Senate Transportation Committee
NJPSA also took a position on one bill that was heard by the Senate Transportation Committee on Thursday, October 27th.
S-3203 permits the holder of a Type S school bus certificate to operate a Type S school bus to transport children to and from school without obtaining a commercial driver license, passenger endorsement, or school bus endorsement. A person is required to meet certain requirements described in the bill to be eligible for a Type S school bus certificate. Such drivers are subject to certain provisions of law applicable to school bus drivers as enumerated in the bill. A “Type S school bus” is defined in the bill to mean a motor vehicle that: (1) is operated by, or under contract with, a public school, nonpublic school, charter school, renaissance school, or approved private school for students with disabilities for the transportation of students to and from school for secular or religious education and for school-related activities; and (2) has a gross vehicle weight rating of 3,000 pounds or more, which vehicle was originally designed by the manufacturer with a maximum seating capacity of nine passengers or less, excluding the driver. The bill was released from the Senate Transportation Committee by a vote of 5-0, and is now on Second Reading. NJPSA Supports this bill.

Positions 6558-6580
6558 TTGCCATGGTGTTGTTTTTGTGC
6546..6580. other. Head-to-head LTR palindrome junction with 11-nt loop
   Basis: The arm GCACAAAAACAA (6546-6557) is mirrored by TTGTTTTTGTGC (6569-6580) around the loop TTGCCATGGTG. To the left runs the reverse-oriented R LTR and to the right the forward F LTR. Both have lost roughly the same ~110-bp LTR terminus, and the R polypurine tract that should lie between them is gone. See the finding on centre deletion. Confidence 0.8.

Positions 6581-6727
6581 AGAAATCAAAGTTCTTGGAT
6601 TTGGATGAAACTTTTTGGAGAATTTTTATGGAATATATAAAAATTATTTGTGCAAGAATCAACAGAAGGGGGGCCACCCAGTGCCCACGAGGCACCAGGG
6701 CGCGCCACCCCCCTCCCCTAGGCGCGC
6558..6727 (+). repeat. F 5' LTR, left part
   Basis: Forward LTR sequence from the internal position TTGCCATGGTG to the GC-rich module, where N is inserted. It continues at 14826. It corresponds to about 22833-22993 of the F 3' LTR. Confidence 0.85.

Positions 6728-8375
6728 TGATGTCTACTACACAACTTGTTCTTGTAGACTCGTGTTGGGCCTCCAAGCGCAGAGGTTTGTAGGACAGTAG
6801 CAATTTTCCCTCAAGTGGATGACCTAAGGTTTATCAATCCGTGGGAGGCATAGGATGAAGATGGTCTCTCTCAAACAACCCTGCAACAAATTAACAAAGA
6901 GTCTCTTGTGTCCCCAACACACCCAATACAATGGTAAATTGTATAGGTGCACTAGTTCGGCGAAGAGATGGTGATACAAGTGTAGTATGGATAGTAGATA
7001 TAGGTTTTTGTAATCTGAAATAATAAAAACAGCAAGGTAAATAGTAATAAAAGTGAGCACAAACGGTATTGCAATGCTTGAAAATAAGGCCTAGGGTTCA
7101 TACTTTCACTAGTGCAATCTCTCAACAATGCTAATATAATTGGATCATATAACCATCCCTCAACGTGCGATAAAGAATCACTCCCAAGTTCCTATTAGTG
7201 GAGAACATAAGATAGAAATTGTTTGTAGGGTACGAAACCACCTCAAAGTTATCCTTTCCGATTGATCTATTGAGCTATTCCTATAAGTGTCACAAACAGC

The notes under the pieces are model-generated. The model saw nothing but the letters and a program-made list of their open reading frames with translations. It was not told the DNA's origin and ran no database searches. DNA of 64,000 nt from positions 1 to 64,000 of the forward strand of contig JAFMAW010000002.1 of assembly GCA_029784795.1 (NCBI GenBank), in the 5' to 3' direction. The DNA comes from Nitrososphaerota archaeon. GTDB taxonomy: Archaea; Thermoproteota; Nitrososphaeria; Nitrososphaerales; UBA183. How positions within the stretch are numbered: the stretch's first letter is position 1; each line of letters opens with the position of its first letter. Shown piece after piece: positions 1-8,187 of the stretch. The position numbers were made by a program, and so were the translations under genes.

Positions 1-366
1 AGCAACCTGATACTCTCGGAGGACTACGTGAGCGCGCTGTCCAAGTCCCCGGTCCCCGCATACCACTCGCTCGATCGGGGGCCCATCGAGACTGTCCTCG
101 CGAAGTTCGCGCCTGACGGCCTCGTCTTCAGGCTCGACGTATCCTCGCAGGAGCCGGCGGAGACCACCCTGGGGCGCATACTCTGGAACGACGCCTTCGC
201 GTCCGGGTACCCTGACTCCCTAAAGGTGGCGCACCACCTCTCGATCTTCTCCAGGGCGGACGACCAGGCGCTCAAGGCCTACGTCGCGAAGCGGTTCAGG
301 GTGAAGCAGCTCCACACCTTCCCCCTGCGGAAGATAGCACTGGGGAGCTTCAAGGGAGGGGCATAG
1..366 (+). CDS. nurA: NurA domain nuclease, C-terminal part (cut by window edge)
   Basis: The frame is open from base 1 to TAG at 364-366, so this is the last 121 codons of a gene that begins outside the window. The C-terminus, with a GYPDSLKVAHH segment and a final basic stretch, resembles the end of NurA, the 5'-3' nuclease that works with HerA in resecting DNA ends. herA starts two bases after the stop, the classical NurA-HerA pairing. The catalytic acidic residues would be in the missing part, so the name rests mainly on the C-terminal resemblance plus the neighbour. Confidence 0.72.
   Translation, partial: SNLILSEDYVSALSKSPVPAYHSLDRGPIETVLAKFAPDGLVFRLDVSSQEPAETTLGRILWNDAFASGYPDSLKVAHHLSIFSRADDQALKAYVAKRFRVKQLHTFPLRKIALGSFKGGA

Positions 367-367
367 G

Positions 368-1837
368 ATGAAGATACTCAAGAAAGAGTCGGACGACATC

Assembly Voting Session
The General Assembly met on Thursday October 27th and voted favorably on the following measures.
S-2912/A-2131 Provides police officers may be present at senior residential center or school being used as polling place under certain circumstances; requires school to establish election day security plan. Even though there was a lengthy flood debate on this bill, it ultimately was passed unanimously 73-0-0. NJPSA is Neutral on this bill.
S-2426/A-3835 Requires public schools and nonpublic schools to submit critical incident mapping data to local law enforcement. This bill has now been passed by both Houses and is headed to the Governor for his consideration. NJPSA Supports this bill after ensuring funding source.
S-588/A-4169 Directs DOE to develop New Jersey Student Learning Standards in information literacy. The Assembly passed this bill by a vote of (61-8-4). NJPSA Supports this bill after securing amendments earlier in the legislative process.
If you have questions about these, or any other legislative measures, please reach out to your NJPSA Government Relations team, Debbie Bradley, Director, firstname.lastname@example.org or Jennie Lamon, Assistant Director, email@example.com.